**9. WORKPLACE: ‘NO NICOTINE’ HIRING POLICY MAY CREATE HURDLES. Joe Ahmad, executive employment lawyer of Houston's Ahmad Zavitsanos, Anaipakos, Alavi & Mensing P.C., or AZA: "The new ‘no nicotine’ hiring policy at Dallas-based Baylor Health Care System may stand up in court, but it should make other employers uneasy. Not only could employers be cutting themselves off from good future employees, but they may also be hurting the morale of current workers who are grandfathered in but now may feel like second-class citizens. There could be legal issues down the road too, including whether this policy retaliates against smokers with higher health care costs. Also, someone could raise the potentially hard-to-win argument that nicotine addiction is a disability protected from discrimination." News Contact: Mary Flood, mary@androvett.com Phone: +1-800-559-4534

    **10. WORKPLACE: TIGHT JOB MARKET BRINGS MORE EEOC COMPLAINTS. Mark Shank of the Dallas law firm Gruber Hurst Johansen Hail Shank LLP: “Almost 100,000 employment discrimination claims were filed with the EEOC in 2010, a record that could be eclipsed this year. Given the economic climate, employers now face a greater chance of receiving complaints, not just from terminated employees but from existing ones as well. It appears that more employees believe they don’t have the option of leaving their current job, and are choosing to file a complaint instead. There is also a growing body of employment laws and regulations, coupled with outreach by state and federal agencies, to raise awareness of workplace rights. Employers need to recognize the increased potential for discrimination claims, and take steps to educate managers and supervisors about avoiding legitimate complaints.” News Contact: Barry Pound, barry@androvett.com Phone: +1-800-559-4534

     

    OTHER NEWS & RESOURCES:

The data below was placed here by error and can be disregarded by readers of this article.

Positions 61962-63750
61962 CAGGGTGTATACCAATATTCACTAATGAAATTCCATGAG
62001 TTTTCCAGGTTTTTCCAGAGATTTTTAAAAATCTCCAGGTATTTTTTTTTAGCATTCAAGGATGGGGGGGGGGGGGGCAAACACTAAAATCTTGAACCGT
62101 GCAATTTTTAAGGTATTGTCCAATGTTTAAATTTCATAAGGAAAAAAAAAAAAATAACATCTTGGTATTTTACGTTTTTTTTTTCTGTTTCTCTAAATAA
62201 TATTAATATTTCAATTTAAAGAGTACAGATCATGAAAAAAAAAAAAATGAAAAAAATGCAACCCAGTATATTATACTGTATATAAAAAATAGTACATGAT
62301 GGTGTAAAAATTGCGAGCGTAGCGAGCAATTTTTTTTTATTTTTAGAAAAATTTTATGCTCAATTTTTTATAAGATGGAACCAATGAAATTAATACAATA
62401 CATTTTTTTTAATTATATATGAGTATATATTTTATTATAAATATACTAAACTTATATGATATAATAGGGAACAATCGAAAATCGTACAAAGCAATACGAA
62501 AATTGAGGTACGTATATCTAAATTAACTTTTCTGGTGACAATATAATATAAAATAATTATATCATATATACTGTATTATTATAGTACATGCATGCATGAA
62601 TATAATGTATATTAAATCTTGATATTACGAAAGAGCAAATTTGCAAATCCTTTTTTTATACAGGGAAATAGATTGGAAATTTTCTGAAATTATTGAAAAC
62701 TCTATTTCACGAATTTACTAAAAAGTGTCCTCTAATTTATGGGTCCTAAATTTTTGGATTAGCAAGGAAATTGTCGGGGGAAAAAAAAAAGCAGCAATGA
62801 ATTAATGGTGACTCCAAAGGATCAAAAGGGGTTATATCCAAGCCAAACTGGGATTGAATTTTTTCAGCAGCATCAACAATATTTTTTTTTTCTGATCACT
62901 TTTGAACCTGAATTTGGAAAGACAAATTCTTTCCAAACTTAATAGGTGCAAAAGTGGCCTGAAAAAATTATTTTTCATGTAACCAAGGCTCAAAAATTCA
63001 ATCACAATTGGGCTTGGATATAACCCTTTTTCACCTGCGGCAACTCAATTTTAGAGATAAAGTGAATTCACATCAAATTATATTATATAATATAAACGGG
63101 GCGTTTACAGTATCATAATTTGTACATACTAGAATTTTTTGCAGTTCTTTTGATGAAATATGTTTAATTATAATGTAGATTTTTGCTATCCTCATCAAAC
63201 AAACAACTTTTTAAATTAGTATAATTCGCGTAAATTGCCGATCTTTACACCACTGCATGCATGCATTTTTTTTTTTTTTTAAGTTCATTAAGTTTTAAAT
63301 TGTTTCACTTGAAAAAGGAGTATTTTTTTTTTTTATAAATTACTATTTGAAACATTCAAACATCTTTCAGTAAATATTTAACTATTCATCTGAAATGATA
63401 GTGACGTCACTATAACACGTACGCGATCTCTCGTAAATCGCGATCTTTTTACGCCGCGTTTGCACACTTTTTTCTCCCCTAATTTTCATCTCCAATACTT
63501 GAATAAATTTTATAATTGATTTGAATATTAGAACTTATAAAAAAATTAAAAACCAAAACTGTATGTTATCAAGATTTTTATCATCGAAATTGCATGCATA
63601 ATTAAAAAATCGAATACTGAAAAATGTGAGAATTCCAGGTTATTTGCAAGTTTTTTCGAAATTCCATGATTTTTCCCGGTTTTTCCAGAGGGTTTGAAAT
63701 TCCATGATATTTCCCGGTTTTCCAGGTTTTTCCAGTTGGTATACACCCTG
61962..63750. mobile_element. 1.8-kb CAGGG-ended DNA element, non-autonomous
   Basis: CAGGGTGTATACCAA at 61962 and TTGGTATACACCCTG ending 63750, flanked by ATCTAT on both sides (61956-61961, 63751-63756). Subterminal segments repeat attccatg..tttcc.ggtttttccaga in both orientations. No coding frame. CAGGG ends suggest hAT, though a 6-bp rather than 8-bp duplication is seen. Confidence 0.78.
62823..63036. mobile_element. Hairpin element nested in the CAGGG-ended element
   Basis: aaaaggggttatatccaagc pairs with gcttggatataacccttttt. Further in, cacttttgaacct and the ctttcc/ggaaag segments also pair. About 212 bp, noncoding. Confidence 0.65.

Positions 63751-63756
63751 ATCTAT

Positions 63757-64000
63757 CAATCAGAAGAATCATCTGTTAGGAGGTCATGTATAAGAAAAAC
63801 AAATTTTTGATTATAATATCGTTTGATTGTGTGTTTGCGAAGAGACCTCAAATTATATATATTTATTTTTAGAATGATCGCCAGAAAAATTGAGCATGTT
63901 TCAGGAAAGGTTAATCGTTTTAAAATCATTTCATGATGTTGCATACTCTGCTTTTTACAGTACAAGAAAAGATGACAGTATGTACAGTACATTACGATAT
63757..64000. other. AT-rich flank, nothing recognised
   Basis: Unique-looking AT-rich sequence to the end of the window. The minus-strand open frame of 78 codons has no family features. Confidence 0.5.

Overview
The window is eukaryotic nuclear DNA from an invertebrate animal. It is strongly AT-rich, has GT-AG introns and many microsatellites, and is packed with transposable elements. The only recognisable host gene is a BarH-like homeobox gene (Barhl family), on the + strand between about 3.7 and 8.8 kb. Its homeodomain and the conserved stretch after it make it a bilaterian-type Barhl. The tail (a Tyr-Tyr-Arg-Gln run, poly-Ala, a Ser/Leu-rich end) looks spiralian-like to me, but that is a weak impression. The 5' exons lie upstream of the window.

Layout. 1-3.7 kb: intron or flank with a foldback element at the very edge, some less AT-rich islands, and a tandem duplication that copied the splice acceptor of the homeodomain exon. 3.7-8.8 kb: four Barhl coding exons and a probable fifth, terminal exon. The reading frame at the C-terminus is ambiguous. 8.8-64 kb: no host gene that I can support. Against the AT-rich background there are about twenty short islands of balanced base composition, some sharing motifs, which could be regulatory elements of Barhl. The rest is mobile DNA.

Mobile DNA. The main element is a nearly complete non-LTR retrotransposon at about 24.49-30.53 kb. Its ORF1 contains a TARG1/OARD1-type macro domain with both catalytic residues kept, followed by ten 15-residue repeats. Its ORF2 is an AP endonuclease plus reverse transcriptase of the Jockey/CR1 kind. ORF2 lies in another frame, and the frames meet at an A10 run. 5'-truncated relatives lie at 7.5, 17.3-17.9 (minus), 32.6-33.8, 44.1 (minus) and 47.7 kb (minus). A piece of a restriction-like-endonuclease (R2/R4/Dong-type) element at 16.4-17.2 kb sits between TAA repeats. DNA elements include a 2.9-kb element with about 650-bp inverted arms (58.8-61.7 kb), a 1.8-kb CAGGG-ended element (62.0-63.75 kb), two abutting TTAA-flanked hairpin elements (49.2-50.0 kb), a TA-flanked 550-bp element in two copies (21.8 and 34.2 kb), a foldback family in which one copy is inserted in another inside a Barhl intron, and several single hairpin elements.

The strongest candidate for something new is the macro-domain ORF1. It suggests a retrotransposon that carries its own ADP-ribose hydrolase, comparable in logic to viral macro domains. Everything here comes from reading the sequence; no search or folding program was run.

Following are links to other news and resources we think you might find useful. If you have an item you think other reporters would be interested in and would like us to include in a future alert, please drop us a line at profnetalerts@prnewswire.com

    **1. PROFNET CONNECT ANNIVERSARY RECAP: THE STATE OF PR/MEDIA: ProfNet Editor Grace Lavigne summarizes Rachel Weingarten's discussion of the industry: bit.ly/n2gZwO

    **2. A BRIEF BLOG PROFILE: THAT TECH CHICK: Thomas Hynes reviews That Tech Chick, a tech blog for everyday women: bit.ly/qxQr5U

    **3. INTERESTING EXPERT OF THE WEEK, CALCULUS EDITION: ProfNet Director Maria Perez presents Ed Meyer, a physics professor who teaches problem-solving: bit.ly/mQ2iht

    **4. WEEKLY ROUNDUP: PR AND MEDIA: ProfNet Editor Jason Hahn presents 10 interesting PR- and media-related stories found online last week: bit.ly/rqcOEM

    ProfNet Connect Anniversary Recap: The State of PR/Media

    Friday, September 30, 2011, 1:33 PM [General]
    4.1 (3 Ratings)

    In celebration of ProfNet Connect's one-year milestone on Sept. 16, we invited ProfNet users for a gathering at PR Newswire's New York office on Tuesday (Sept. 27) to recap the past year and listen to Rachel Weingarten and Nathan Burgess discuss the state of PR and media -- and eat purple cake!

    Rachel Weingarten is the president of Interrobang LLC (formerly known as GTK Marketing Group), where she is a strategist for many of the world's largest consumer-packaged goods, cosmetic, fashion, publishing and government agencies, as well as entertainment and pharmaceutical corporations. Rachel has worn many hats -- from celebrity makeup artist, to owner of the first low-fat mini-muffin company approved by the FDA, to corporate professional, entrepreneur and freelance writer. Her extensive and diverse experiences have made her an internationally recognized expert on marketing, promotions and trends.

    Nathan Burgess is the editor and publisher of PRBreakfastClub, a group-run blog dedicated to all areas of marketing and communications, and senior account executive at BlissPR, where he counsels B2B clients in the development of social media and digitally based marketing programs.

    After a few opening remarks from ProfNet Connect Editor Evelyn Tipacti (and after a few bites of sandwiches and fruit and a bit of chatting around the table), Nathan assisted Rachel in leading a discussion on the state of PR and media by asking her questions in an interview-style format to facilitate her thoughts.